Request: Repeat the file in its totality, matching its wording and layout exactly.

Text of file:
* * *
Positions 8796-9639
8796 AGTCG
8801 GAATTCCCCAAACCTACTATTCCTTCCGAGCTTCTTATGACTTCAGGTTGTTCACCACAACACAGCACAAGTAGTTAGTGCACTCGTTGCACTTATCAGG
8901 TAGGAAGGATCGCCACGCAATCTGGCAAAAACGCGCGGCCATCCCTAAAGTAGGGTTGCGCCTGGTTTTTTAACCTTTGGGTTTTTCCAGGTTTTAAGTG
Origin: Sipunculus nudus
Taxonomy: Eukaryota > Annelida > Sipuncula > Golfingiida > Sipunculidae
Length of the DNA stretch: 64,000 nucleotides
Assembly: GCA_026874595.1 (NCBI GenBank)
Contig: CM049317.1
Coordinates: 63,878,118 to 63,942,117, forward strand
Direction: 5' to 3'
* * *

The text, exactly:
Positions 8796-9639
8796 AGTCG
8801 GAATTCCCCAAACCTACTATTCCTTCCGAGCTTCTTATGACTTCAGGTTGTTCACCACAACACAGCACAAGTAGTTAGTGCACTCGTTGCACTTATCAGG
8901 TAGGAAGGATCGCCACGCAATCTGGCAAAAACGCGCGGCCATCCCTAAAGTAGGGTTGCGCCTGGTTTTTTAACCTTTGGGTTTTTCCAGGTTTTAAGTG
Origin: Sipunculus nudus
Taxonomy: Eukaryota > Annelida > Sipuncula > Golfingiida > Sipunculidae
Length of the DNA stretch: 64,000 nucleotides
Assembly: GCA_026874595.1 (NCBI GenBank)
Contig: CM049317.1
Coordinates: 63,878,118 to 63,942,117, forward strand
Direction: 5' to 3'